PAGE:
Poster Number 545
Wednesday, 8 October 2008
George R. Brown Convention Center, Exhibit Hall E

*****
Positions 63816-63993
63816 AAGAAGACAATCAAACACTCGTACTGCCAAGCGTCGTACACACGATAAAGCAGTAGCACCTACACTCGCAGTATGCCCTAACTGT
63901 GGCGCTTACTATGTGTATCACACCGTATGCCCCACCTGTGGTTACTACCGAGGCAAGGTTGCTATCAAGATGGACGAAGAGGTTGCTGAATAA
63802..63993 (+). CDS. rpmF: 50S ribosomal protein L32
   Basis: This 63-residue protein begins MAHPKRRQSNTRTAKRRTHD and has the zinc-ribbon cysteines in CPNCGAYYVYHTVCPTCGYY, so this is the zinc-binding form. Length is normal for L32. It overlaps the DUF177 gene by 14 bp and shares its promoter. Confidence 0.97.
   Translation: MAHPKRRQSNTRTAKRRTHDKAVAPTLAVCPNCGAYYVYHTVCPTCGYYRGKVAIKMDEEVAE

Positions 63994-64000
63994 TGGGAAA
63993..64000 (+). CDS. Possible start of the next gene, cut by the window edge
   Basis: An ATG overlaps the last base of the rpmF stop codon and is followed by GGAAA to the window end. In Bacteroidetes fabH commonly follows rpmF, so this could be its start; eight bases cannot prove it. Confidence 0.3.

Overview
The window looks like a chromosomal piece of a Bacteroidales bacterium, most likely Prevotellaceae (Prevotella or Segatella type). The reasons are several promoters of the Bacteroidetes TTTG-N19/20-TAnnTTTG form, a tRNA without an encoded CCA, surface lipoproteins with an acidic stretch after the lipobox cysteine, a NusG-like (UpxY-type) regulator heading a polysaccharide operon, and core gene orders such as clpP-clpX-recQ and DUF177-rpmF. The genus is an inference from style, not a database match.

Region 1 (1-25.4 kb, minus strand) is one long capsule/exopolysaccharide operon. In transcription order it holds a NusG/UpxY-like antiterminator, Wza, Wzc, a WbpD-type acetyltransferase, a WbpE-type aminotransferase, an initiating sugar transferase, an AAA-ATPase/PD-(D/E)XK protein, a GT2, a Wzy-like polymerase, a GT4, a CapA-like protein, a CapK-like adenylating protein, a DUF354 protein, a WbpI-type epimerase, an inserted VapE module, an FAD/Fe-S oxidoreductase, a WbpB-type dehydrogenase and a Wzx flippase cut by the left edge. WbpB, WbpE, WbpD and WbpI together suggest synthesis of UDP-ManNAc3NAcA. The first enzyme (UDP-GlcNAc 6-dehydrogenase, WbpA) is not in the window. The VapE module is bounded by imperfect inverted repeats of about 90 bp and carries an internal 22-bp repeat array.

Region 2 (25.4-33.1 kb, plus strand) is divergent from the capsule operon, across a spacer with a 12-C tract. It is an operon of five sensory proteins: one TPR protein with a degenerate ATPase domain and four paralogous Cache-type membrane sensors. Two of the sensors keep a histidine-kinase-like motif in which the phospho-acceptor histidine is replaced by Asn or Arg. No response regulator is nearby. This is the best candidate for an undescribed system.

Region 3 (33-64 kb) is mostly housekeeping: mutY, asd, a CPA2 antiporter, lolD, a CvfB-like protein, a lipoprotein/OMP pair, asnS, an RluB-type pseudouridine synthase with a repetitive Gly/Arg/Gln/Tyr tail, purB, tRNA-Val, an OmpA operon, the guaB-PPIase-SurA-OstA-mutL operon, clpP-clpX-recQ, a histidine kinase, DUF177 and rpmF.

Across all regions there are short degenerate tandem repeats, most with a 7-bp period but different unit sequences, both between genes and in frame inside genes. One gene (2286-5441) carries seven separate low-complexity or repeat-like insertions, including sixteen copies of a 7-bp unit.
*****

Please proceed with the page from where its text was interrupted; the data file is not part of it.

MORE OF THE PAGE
Approximately 15,000 hectares of crop land in the Tri-County Agricultural Area (TCAA) in the lower St. Johns River (LSJR) basin in northeast Florida is planted annually to potatoes produced under subsurface seepage irrigation system. Occurrence of natural hardpan in the soil profile at approximately one meter depth helps maintain an artificial perched water table through continuous surface application of pumped water through out the crop growth period enabling adequate water supply to the rootzone through capillary rise. Continuous pumping of water into the field for maintaining water table renders the system inherently inefficient. Since, the perched water can only move laterally below the surface, continuous pumping of water on the surface creates a steady subsurface lateral drainage pathway, potentially flushing the soluble nutrients from across the field into the ditches and eventually into LSJR. The primary objective of this experiment was to determine the extent of subsurface lateral flow of water in the potato fields of TCAA by a tracer study, thereby providing an understanding of the mechanism for potential nutrient loss. A high concentration of KBr was injected into the perched water table through injection wells and water samples were collected at different intervals for 6 weeks from 90 monitoring wells in a 4.2 hectares field. The study was done during spring and summer seasons of both 2006 and 2007 to evaluate the effects of seasonal rainfall variation on the distribution of tracer. Bromide concentrations in water samples were determined and the data was statistically analyzed for establishing drainage patterns. It was observed that the distribution of the tracer in the field was directionally influenced suggesting the multidirectional slope of the subsurface hardpan. The study concluded that subsurface lateral flow of water was a significant phenomenon in the TCAA.